Thomas Jefferson Papers

To Thomas Jefferson from Tench Coxe, [before 10 March 1802]

From Tench Coxe

[before 10 Mch. 1802]


The recent events in the Island of St. Domingo, if confirmed, will evince the importance to consumption and revenue of the plan of promoting the sugar, coffee, and cocoa cultivation in China, and other yet independent asiatic states particularly the first. My best documents show that St. Domingo in 1790—yielded

of white & brown sugar above 140. millions of pound [wt.]
of coffee  77 do.
of cotton   7 do.
of cocoa—much, uncertain—Molasses 3 to 4,000,000 Gs.
of indigo 0.750,000 lbs

If the noble sugar estates in the plain of the Cape are destroyed & elsewhere, provisions burnt in the towns, the negroes and army, no intercourse with them who alone raise the produce, the old planters cut off, a french army eating up every thing that can be raised for them, this great resource of ours must be cut off. It1 restoration, if the accounts are true, must be a work of no short time. The fate of Martinico is not certain: That of Guadaloupe probably unfavorable. The Corsicans, the Charibs, & the Jamaica Mountain Negroes long embarrassed the french and english. It is in every view our interest to propagate the cultivation of Sugar, coffee, cocoa, ginger, pimento & molasses, in Asia. We want those articles, and we ought to endeavour by them covertly to lead from the cultivation of cotton, indigo & rice—as also tobacco.

The same ideas which have been thrown out in regard to China might be considered in reference to a guarded Communication of the same Nature with Turkish Government, whose southern territories are capable of producing sugars, coffee &ca. in great quantities. There we must expect European Jealousy and intrigue to incommode us. The Turks could injure us much in rice, indigo, cotton & tobacco, wherefore we had better take their silken manufactures, sugars, coffee, cocoa, ginger, pimento, and ivories, or set them on producing such as they do not and can produce. There are various practicable means of intercourse. Correspondence between chief Magistrate and chief Magistrate, between Minister & Minister, & between consuls and commercial officers, and permanent or occasional envoys—Œconomy might often be well consulted by correspondence. The mercantile part of foreign intercourse is chiefly by correspondence, and the political part admits of it. It is novel for governments to correspond, but it is respectfully submitted whether the novelty is not worthy of consideration. The Chinese case probably would force the adoption of that mode, as they are so jealous of foreign eyes. Were the Emperor of China, or of the Turks to transmit to this Government a number of cases of genuine, plain, well ordered specimens of the various foreign merchandizes in their markets and used and consumed by their people, it would be a curious and interesting exhibition. But were they to add true, clear, and perfect information on those and other necessary commercial subjects, it would be considered as polite, friendly and useful. We have no E. India Company or Turkey Company to do these things. Our government must be the powerful friend of trade and derive the eulogies and honors, which that class of men, who carry on trade confer upon their benefactors. The feelings & interests of the planters would also be affected by procuring sure and new wants for the productions and new and cheap supplies.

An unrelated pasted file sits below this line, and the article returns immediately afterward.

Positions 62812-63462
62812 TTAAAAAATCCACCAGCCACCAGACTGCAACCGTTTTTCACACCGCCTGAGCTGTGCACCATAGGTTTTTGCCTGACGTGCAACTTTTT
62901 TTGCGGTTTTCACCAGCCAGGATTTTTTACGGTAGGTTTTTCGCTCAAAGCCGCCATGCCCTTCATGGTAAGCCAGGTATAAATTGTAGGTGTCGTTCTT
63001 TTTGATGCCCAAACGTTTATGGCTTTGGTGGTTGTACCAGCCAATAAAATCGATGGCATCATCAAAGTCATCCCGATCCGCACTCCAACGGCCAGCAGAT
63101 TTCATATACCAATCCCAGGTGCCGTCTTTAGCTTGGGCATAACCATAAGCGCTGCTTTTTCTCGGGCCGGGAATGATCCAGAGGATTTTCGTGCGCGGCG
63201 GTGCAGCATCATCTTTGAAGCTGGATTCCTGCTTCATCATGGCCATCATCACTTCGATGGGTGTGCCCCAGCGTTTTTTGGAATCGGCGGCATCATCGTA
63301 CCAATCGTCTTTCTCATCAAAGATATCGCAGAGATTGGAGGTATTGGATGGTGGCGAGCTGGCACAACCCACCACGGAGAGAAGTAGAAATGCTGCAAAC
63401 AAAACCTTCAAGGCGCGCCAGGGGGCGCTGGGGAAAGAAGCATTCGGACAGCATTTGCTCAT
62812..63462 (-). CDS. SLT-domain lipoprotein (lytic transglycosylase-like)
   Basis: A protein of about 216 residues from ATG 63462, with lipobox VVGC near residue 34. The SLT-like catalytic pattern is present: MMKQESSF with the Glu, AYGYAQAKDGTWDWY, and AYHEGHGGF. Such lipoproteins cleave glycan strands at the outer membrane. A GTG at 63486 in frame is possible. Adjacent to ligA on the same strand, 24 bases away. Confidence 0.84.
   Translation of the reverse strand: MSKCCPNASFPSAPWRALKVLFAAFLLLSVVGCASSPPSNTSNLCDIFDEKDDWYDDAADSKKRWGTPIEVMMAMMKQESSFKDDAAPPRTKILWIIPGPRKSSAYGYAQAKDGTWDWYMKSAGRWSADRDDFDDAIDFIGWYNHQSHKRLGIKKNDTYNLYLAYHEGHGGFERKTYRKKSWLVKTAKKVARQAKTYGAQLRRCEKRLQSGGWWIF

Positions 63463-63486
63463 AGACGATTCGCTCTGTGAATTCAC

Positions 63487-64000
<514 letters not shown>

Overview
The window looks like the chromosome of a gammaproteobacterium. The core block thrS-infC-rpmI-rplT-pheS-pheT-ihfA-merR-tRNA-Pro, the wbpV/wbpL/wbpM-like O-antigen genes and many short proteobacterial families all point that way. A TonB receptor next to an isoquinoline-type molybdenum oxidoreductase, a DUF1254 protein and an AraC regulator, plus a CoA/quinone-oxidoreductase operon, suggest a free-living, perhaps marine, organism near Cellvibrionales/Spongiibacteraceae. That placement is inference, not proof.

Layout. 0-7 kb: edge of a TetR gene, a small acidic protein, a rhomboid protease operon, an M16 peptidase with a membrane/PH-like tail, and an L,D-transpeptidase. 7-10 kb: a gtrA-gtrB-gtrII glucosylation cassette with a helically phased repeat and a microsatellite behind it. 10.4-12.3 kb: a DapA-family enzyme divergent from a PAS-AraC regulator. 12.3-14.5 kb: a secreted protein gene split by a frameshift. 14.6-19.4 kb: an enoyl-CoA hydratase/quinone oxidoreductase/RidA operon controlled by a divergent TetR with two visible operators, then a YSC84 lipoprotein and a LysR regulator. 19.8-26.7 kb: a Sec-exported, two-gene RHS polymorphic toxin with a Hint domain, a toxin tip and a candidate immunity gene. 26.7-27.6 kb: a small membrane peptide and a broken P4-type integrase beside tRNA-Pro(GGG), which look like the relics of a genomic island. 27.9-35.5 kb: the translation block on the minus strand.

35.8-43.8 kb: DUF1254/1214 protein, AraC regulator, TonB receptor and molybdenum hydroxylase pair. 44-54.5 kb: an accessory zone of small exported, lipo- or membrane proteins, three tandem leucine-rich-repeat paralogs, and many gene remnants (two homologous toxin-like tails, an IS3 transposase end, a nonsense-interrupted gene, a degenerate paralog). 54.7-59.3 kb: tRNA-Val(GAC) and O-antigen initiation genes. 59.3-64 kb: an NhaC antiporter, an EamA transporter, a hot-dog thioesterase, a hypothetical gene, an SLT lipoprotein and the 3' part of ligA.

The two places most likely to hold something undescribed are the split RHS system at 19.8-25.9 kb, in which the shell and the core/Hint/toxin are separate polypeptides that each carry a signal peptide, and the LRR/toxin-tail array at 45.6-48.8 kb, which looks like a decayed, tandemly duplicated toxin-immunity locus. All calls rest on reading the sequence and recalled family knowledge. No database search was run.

It is not without apprehension that the trouble of perusing such communications as these has been given but the motives and the prospect of utility have been relied on as excuses or palliatives—

Two more ideas will be respectfully hazarded. The Bahamas are among our worst privateering enemies in war—So are the Bermudas—Cotton is a principal article of produce in the former, which raised near 1,200.000 lbs. ten years ago. This is 300,000 Dollars at 25 cents. Bermuda is supposed to raise some cotton. It is of some consequence among our inducements to raise Cotton, that those Islands contain the most noxious privateersmen, not to say ps. that gall the fair American commerce. It is our interest that their prosperity as colonies should decline—

The other idea relates to the true state of things in the Island & colony of Cape Breton. It is conceived that providence has given to the people of these States the vast bodys of fossil fuel on & near it for their use. Treaty, war, or other circumstances must give us, one day, the Isld. of Cape Breton—The crumbling of empires has occurred—It is respectfully suggested, on this paper only, that it may be worth while to have a visit paid to such a place—an agent—a respectable and intelligent traveller making the tour of the Northern British colonies could make the requisite observations—This is a very long reflected Idea—I have the honor to be Sir, your respectful & mo. obedt. st.

RC (DNA: RG 59, LAR); undated; addressed: “Mr Jefferson” and “Private”; endorsed by TJ as received from Tench Coxe on 10 Mch. and so recorded in SJL.

FRENCH ARMY EATING UP EVERY THING: the French expeditionary force sent to reassert control over Saint-Domingue reached the island in late January 1802 (see Charles Pinckney to TJ, 6 Oct. 1801). For TJ’s views on how the French forces in Saint-Domingue would impact U.S. trade with the island, see TJ to John Wayles Eppes, 1 Jan. 1802.

1Thus in MS.

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